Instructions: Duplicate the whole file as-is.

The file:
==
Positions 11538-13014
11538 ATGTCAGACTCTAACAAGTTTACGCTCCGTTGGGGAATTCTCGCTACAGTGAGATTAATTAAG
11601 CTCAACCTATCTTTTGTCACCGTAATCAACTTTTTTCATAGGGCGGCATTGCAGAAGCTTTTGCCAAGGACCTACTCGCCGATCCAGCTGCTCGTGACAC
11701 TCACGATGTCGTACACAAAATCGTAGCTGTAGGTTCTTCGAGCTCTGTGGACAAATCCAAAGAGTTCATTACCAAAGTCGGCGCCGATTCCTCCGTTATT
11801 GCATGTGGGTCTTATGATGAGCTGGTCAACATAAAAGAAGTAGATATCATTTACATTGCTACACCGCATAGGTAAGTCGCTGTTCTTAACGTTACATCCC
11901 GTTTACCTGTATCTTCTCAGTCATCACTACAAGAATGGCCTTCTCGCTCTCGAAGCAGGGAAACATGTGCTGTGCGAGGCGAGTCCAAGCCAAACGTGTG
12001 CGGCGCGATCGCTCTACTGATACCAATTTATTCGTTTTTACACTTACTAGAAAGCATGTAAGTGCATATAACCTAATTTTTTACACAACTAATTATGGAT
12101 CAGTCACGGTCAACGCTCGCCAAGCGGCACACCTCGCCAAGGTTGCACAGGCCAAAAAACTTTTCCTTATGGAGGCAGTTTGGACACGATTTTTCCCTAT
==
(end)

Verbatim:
Positions 11538-13014
11538 ATGTCAGACTCTAACAAGTTTACGCTCCGTTGGGGAATTCTCGCTACAGTGAGATTAATTAAG
11601 CTCAACCTATCTTTTGTCACCGTAATCAACTTTTTTCATAGGGCGGCATTGCAGAAGCTTTTGCCAAGGACCTACTCGCCGATCCAGCTGCTCGTGACAC
11701 TCACGATGTCGTACACAAAATCGTAGCTGTAGGTTCTTCGAGCTCTGTGGACAAATCCAAAGAGTTCATTACCAAAGTCGGCGCCGATTCCTCCGTTATT
11801 GCATGTGGGTCTTATGATGAGCTGGTCAACATAAAAGAAGTAGATATCATTTACATTGCTACACCGCATAGGTAAGTCGCTGTTCTTAACGTTACATCCC
11901 GTTTACCTGTATCTTCTCAGTCATCACTACAAGAATGGCCTTCTCGCTCTCGAAGCAGGGAAACATGTGCTGTGCGAGGCGAGTCCAAGCCAAACGTGTG
12001 CGGCGCGATCGCTCTACTGATACCAATTTATTCGTTTTTACACTTACTAGAAAGCATGTAAGTGCATATAACCTAATTTTTTACACAACTAATTATGGAT
12101 CAGTCACGGTCAACGCTCGCCAAGCGGCACACCTCGCCAAGGTTGCACAGGCCAAAAAACTTTTCCTTATGGAGGCAGTTTGGACACGATTTTTCCCTAT